Mayor of London Says Hands Off Venezuela

Ken Livingstone, the Mayor of London, accused the Bush administration in the United States of trying undermine democracy in Venezuela. Mr Livingstone points out that, since the election of President Hugo Chavez in 1998, Venezuela has held more free and fair elections and referendums than any other country in the world.

By Ken Livingstone - Morning Star
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United States Defence Secretary, Donald Rumsfeld, recently compared Hugo Chavez, the President of Venezuela, to Adolf Hitler. His thinly veiled suggestion was that, having been legally elected, President Chavez is now supposedly a threat to democracy in Venezuela.

In reality, Venezuela today is one of the most democratic countries in the entire world. Since President Chavez was first elected, with 56.2 per cent of the vote, at the end of 1998, there have been at least eight national votes in Venezuela.

These were:

* A national referendum in April 1999 on whether to convene a constituent assembly to draw up a new constitution - won by Chavez supporters.
* The election of the constituent assembly to draft a new constitution in July 1999 - Chavez supporters won 95 per cent of the seats.
* The referendum on whether to adopt the new constitution in December 1999 - won by Chavez supporters with 71.9 per cent of the vote.
* A second presidential election in July 2000 under the new constitution - won by Hugo Chavez with an increased majority of 59.76 per cent of the vote.
* Election of the national assembly under the constitution in July 2000 - Chavez supporters won a big majority of the seats.
* A national referendum in August 2004 on whether or not to remove Chavez from  power - won by President Chavez with 59.3 per cent of the vote.
* Local and regional elections throughout the country in October 2005 - Chavez supporters won control of 80 per cent of local authorities and 20 out of 22 provincial governments.
* National Assembly elections in December 2005 - these were boycotted by the opposition and so Chavez supporters won every single seat.

International observers confirmed that each of these votes was conducted fairly and democratically. Far from Chavez reducing democracy, it is unlikely that any country in the world has seen so many free and fair elections and votes in such a short space of time.

The problem George Bush's administration has with Venezuela has nothing to do with any supposed reduction in democracy. On the contrary, Bush's problem is that the outcome of Venezuela's democratic process has been to empower the Venezuelan people to start to take control of their country's resources in order to improve the quality of life for the great majority of the population.

For decades the beneficiaries of the country's enormous oil wealth were the United States and a very narrow section of the Venezuelan society while two thirds of the population lived below the poverty line - less than $2 a day in 1995. Now for the first time in the country's history, through the government of President Chavez the poorest people in Venezuela have started to take control.

In a series of vast social programmes, funded by oil revenues, Chavez has shown what could have been done. Illiteracy has been eliminated, free health care has been provided to 7.5 million people for the first time, thousands of Cuban doctors are working in the slums previously deprived of virtually all public services, hundreds of thousands of people who did not complete primary, secondary or university education are being given the chance to do so, under-cultivated land is being redistributed, people in the shanty-towns are being given title to their homes, the prices of basic foods are being controlled and help is being given to countries throughout the Caribbean with cheaper oil and free eye treatment programmes.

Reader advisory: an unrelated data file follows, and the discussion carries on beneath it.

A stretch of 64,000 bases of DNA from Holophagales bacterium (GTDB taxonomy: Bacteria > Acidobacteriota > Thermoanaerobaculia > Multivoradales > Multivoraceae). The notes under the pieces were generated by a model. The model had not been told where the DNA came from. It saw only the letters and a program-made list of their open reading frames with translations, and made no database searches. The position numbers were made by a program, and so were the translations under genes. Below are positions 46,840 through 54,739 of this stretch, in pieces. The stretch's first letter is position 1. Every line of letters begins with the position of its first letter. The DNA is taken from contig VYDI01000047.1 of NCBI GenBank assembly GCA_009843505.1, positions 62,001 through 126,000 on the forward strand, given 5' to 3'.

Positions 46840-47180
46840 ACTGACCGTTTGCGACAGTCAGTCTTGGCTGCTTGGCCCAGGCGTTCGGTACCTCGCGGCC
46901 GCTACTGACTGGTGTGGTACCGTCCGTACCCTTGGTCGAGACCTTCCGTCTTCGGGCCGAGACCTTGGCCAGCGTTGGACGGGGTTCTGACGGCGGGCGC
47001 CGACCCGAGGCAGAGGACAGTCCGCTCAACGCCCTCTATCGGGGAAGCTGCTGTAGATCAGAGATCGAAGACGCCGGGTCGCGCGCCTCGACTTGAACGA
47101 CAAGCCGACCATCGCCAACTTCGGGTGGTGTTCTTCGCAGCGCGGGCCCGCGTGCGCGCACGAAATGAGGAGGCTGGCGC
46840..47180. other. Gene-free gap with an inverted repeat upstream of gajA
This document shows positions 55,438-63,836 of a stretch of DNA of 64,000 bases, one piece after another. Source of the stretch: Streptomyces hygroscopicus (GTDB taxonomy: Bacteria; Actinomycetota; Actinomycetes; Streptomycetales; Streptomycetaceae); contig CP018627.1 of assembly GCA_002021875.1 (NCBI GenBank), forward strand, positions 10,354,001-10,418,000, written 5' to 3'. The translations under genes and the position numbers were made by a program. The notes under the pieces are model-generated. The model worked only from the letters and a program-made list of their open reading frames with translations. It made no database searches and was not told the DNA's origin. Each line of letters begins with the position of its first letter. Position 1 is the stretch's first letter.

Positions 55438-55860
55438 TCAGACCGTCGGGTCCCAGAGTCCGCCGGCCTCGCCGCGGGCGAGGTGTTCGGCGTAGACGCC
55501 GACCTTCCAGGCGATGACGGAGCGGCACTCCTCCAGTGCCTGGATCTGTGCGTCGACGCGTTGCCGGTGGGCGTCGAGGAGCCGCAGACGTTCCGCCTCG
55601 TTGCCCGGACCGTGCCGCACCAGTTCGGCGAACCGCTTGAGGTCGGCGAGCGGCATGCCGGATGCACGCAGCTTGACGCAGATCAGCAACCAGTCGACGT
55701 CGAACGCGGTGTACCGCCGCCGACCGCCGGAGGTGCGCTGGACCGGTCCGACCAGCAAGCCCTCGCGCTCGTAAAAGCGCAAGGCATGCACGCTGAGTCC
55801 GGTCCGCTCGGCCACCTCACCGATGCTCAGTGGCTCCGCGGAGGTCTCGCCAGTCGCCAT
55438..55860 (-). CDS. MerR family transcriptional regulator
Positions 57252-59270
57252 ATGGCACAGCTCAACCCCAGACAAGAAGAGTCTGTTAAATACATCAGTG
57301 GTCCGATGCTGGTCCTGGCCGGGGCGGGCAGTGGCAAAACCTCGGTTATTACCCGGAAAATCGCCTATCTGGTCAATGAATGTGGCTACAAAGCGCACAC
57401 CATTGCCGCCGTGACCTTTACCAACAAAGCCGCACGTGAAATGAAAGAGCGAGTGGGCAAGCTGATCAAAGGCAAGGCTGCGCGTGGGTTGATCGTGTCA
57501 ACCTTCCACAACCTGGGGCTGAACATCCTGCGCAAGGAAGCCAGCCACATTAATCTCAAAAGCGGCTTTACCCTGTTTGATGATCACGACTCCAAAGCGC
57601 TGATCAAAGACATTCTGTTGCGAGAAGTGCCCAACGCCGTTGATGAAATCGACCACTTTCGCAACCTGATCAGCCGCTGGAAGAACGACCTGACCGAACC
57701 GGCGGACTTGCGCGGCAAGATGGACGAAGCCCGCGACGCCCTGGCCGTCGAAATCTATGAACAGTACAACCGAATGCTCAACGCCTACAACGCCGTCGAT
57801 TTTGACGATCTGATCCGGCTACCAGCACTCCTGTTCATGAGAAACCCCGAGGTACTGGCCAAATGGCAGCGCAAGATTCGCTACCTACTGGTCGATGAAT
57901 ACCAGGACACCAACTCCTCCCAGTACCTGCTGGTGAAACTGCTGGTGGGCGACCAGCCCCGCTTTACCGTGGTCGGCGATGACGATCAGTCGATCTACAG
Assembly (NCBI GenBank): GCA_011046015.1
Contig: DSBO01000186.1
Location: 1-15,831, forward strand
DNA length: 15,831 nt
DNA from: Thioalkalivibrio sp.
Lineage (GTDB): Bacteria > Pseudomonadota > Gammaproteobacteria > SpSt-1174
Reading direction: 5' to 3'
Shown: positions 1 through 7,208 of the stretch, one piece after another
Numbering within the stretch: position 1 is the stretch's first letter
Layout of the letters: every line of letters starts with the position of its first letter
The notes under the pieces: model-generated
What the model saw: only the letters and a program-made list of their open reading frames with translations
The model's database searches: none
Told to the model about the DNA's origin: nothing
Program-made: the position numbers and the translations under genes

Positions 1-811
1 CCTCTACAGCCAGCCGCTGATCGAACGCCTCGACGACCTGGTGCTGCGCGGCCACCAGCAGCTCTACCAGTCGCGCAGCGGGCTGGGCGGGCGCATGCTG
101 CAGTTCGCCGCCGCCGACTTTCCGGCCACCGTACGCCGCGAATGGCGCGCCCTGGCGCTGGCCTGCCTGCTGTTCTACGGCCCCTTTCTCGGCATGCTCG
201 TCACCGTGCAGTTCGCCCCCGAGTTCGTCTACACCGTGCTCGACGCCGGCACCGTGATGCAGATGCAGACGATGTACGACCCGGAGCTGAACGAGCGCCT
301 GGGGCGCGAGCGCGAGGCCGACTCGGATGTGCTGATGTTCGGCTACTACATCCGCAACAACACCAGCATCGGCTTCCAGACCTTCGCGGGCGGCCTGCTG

Instead of welcoming these social advances, the Bush administration has been deeply involved in a series of attempts to overturn the democratic process in Venezuela. Each of these has backfired spectacularly.

In April 2002, an attempted coup failed when the plotters lost control of the armed forces amid gigantic mobilisations in support of Chavez. In consequence, at the present time supporters of the US have lost control of the army.

In December 2002 and early 2003, a lock-out organised by the management of the oil industry did enormous damage to Venezuela's economy, but finally collapsed as the entire top management was sacked for being absent from their posts beyond the period allowed for in law. As a result, the oil industry came under the direct control of the government, and its revenues were redeployed to fund the country's social programmes.

In August 2004, the opposition got enough signatures to force a referendum on removing Chavez from office. However, despite opposition control of all of the private broadcasting media, the referendum was roundly defeated. Since then nearly every elected office in the country has been won by Chavez supporters.

The great majority of the people of Venezuela continue to live in very harsh conditions but it is hugely encouraging to see, at the start of the 21st century, a government committed to the democratic and social transformation of one of the most important countries in Latin America and the Caribbean.

They should be allowed to carry out the democratically expressed wishes of their people without further interference from George Bush's administration. London will certainly be extending the hand of friendship to Caracas, Venezuela's capital city, and we will make clear our support for their right to determine their own future.

Morning Star